omg lol as soon as I saw the title The Mountains of Majipoor I knew the name Majipoor but until you mentioned the series and "book 1" I couldn't remember! I too read book one EONS ago! lol but never went on with the series.. how strange that you come up with book 4 lol.

we both seem to be doing some reality reading.. I am a bit slow again reading more about Kennedy and his assassination ..this on begins before Kennedy and all the connections to the mafia even with Eisenhower and Nixon to get rid of Castro. But it is also showing how the assassination WAS a conspiracy and all involved.. it surely shows how corrupt the government is..!! good book though!

Cath said...

Pat: Lord Valentine's Castle was that first book and that was pretty good. I borrowed book 4 from my daughter as I liked the look of the cover. LOL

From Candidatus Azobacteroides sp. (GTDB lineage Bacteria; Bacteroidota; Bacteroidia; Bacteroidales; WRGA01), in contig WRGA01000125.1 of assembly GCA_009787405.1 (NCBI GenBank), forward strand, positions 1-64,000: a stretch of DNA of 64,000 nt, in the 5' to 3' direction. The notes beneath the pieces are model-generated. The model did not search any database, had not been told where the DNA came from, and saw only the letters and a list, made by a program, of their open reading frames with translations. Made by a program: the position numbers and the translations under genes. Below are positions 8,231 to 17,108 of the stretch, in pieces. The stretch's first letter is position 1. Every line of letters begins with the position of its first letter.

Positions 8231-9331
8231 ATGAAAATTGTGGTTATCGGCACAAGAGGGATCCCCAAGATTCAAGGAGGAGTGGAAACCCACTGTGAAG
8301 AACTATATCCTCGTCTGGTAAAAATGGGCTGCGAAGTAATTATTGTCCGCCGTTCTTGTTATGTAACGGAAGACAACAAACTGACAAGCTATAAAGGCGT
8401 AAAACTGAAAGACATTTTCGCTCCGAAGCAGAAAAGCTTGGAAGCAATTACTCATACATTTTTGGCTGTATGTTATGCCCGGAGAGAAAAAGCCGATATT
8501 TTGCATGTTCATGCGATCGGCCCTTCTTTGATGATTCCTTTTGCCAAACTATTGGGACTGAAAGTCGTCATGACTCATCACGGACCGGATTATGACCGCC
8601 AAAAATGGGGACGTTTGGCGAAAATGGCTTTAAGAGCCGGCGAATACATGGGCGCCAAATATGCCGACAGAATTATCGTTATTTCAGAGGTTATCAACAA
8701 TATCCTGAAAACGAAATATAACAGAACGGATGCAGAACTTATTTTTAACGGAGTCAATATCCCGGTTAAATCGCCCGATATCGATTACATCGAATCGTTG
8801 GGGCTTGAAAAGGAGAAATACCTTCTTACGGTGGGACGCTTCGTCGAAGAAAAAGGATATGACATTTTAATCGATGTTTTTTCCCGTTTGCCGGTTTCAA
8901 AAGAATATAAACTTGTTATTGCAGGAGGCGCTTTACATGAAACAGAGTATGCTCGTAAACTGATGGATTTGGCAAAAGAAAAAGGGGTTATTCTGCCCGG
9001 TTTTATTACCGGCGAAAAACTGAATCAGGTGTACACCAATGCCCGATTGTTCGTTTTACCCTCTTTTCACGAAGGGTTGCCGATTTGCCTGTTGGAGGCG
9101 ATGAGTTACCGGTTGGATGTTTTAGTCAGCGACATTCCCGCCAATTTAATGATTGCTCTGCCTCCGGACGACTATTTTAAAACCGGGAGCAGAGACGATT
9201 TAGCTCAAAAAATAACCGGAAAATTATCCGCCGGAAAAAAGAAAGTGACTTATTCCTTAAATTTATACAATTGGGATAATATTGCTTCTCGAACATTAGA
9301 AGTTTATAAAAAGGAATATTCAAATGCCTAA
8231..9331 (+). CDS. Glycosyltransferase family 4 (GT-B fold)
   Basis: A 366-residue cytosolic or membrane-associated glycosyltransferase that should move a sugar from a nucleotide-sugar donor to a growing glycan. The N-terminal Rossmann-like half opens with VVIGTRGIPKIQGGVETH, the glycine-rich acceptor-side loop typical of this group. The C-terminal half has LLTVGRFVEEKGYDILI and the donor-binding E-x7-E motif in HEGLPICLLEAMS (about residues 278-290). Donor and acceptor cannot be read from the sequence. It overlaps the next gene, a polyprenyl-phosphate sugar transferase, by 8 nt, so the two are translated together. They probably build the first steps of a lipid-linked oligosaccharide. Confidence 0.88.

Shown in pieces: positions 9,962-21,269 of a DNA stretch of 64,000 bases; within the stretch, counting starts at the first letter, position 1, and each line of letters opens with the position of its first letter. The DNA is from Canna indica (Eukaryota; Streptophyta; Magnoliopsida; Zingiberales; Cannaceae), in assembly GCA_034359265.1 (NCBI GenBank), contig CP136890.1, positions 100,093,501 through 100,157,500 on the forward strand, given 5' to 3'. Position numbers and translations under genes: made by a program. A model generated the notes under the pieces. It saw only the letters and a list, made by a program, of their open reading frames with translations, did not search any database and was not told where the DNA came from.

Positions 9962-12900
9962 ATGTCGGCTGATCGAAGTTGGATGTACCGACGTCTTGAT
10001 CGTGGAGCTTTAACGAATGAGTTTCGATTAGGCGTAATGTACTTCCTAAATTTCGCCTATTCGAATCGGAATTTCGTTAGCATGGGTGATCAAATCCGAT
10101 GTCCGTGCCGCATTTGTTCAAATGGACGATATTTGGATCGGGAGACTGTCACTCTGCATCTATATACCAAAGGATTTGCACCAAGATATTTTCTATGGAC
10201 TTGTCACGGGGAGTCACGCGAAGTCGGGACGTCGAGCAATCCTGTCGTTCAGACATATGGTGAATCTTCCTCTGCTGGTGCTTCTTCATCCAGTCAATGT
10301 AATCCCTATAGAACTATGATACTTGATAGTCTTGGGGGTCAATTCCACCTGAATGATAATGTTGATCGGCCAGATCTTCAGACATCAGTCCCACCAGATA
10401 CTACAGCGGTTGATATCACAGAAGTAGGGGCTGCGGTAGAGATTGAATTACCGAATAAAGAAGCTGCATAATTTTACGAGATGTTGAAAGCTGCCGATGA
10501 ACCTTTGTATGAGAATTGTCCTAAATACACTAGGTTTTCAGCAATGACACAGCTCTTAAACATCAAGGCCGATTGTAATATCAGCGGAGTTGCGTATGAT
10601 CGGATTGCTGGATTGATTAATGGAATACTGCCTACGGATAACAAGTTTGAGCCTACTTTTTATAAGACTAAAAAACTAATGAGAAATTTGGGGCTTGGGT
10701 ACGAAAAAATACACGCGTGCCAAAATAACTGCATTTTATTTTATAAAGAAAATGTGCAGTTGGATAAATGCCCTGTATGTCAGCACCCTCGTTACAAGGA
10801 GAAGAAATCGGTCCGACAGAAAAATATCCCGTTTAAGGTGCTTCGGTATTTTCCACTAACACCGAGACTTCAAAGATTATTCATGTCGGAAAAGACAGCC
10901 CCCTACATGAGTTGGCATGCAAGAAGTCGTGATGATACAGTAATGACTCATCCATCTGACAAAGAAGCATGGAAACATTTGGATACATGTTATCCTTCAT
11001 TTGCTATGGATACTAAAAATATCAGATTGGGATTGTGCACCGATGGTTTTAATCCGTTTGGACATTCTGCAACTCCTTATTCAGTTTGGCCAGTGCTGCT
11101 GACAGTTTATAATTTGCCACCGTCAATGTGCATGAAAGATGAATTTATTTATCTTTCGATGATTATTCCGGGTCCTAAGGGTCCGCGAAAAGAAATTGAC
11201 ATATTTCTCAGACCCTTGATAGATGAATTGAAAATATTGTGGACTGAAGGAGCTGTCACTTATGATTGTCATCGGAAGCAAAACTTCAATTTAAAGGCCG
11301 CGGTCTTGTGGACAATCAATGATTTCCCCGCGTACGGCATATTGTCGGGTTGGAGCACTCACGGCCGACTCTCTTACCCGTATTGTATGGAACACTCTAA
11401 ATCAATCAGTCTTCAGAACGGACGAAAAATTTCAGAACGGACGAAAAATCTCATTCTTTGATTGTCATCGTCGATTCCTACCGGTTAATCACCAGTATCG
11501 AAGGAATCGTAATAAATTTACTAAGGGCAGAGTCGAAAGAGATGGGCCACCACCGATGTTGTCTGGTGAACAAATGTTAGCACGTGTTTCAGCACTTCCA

Yeah, I haven't read any reality books in months and now I'm back into them, which I like. Fascinated by all the Kennedy stuff you're reading, you must be learning so much from them. All the corruption you write about is pretty shocking but I'm guessing it was/is the same here... just a different kind of corruption. The rich get richer etc...

DesLily said...

and one wonders why I don't vote anymore!

BooksPlease said...

I watched Mountain - can't really believe it was 2007 - and bought the book then. I've dipped into it but not read it throughout. And did the same for his Rivers book. Why isn't there enough time to read?

We've been watching quite a lot about the Kennedys recently - fascinating family and shocking too what happened and is still happening.

I've been reading some non-fiction, but not as much as I'd like. It takes me longer to read than fiction - all those facts. My next one is Nagasaki, so I'm expecting that will be harrowing.

Cath said...

Margaret: Yes, it really was 2007. I watched his Rivers series too but have not seen the book in the library.

I seriously think the Kennedys must be the most well known and most dramatic family in the world. Such lives some members of the family led.

The Nagasaki book will be harrowing I'm sure, but also fascinating. Look forward to your thoughts.

I've just started Boris Johnson's new book about Winston Churchill. 65 pages in and I'm rivetted. The Kennedys have already been mentioned, Pat!